The TC audit project commissioned iSEC to do a formal code audit. That audit was completed professionally and efficiently. No smoking gun problems were found (several nits were, but nothing that would make it any easier to decide whether to trust the package).
That iSEC audit was the headline achievement for the project, so the fact that it was finished should reassure people worrying about whether the project did anything.
After the code audit, the project was supposed to move on to review the cryptography in TC. Which is where I come in.
Because the project was considering commissioning services from professional appsec firms, I recused myself from the project (at the time, I worked for a very large appsec firm). My feeling is that a better use of the TC project resources would be to set up some kind of crowdsourced audit slash bug bounty. When the code audit was completed, and after I had left Matasano, I volunteered to coordinate a crowdsourced crypto audit.
Unfortunately, I was also in the midst of starting a new company and recruiting cofounders and then the holidays hit and long story short things went off the rails.
There are two big paths forward for the TC project that I am aware of:
1. They can rekindle the crowdsourced crypto audit (I'd be happy to remain involved, or to talk to any other subject matter expert that wanted to do that job --- n.b., I was going to do the work gratis). If any kind of formal review of TC's cryptography is to be done, this is the way to do it; the project can't afford what it costs to retain professional cryptography engineers to review the code (real crypto security consulting costs a multiple of what appsec consulting does).
2. They can devote all the remaining funds to a public bug bounty for Truecrypt.
There may be options 3 or 4 that I'm not aware of. I have a decent relationship with Kenn and Matthew, but I have not been trying to keep myself in the loop on the project.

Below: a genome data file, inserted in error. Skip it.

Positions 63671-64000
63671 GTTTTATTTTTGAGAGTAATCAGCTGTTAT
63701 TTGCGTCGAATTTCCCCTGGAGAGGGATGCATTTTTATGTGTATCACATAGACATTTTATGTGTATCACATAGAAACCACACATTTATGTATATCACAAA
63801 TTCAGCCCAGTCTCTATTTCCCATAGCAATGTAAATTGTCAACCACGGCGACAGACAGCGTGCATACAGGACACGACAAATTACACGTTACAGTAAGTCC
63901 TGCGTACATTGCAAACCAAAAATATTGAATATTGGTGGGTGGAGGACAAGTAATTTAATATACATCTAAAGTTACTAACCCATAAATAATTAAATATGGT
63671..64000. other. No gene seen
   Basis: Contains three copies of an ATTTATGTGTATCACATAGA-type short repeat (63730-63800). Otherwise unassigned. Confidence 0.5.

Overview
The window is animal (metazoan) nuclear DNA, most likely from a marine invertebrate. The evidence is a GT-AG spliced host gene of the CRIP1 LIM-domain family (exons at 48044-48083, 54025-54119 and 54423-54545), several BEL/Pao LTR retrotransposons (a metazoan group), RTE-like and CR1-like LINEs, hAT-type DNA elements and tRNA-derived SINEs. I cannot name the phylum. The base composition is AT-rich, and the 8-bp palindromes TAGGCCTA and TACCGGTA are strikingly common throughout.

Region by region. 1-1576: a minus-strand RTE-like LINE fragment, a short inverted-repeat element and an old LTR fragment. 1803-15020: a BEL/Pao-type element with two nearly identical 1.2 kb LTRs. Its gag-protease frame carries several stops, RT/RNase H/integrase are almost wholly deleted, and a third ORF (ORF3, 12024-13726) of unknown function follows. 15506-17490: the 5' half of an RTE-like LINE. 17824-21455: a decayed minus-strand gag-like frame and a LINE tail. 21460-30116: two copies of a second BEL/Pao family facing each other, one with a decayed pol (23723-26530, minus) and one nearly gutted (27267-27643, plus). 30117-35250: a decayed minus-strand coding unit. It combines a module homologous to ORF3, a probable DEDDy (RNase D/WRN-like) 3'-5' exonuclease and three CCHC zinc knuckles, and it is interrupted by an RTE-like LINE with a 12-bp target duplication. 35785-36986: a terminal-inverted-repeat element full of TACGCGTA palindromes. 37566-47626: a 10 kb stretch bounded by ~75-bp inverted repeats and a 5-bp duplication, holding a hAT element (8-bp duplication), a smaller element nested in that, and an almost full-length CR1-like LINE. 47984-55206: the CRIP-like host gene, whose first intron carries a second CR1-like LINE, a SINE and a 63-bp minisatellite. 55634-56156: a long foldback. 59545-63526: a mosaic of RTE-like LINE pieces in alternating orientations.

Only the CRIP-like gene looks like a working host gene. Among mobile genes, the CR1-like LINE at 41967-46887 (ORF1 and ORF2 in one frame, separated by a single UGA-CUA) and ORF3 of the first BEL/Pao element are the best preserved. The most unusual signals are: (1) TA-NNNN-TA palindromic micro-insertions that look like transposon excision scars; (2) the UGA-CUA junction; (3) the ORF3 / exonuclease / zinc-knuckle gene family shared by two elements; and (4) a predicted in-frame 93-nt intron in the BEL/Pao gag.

There you go: more than you wanted to know about the TC audit project!
None of it has much of anything to do with that weird announcement from last year.
This is Matt Green, one of the two people running the audit. As tptacek explained, we went down a few blind alleys following the public collapse of the Truecrypt (development) project.
In the last few weeks we've signed a contract to begin a commercial evaluation of the cryptography in Truecrypt. We've also been doing some internal evaluation of portions of the source code. For reasons related to getting the best price, the start date of the audit was allowed to drift forward a bit. This was necessary to make sure that the donated money stretches as far as possible.
Rather than giving all the details in an HN post, I'm going to write an update on my blog (blog.cryptographyengineering.com) but it won't be up until we've notified everyone involved that we're making the details public, probably around 4:30-5pm ET today.
Unless something new has come to light since last I looked, the licensing situation on the TC code is weird:
... which means there is a pretty strong disincentive for people with serious crypto and systems expertise to invest their time and energy building on it. You don't want to trust crypto platforms with built-in adverse selection problems.
Maybe they have an email list of the original donors and can propose some multiple choice options:
1 - bug bounty
2 - attempt to hire someone at a steeply reduced rate for the audit
3 - use the money to seed a complete replacement or a clean room rewrite if possible (this is a can of worms but given the license issues seems like the only realistic way forward... might need the help of FSF or ASF or the like)
With the money left, maybe a smart fund-raiser could get some conversations started with bigger donors who could match grants and go in a large round. The money might buy you the time of a Bruce Schneier or Richard Stallman to advise and promote the project in its infancy. And non-profit software orgs are underpaid and work on shoestring budgets already that this is real money to them.
The experts shouldn't write any line of code, use the community as code monkeys, only accepting pull requests and merge them in the project(basically what Linus does this days). Would that not be feasible?
I don't see this as the roadblock. They (the experts) could bill by the hour. The most intensive period is the initial specification/design/architecture. After the burst period they just have to review the commits for security pitfalls and merge them if OK. The community could have some volunteer reviewers for triage.
I have no idea if this actually works and I also didn't heard anything like this done before, so take it with a grain of salt. That's why I asked more knowledgeable people how feasible this could be.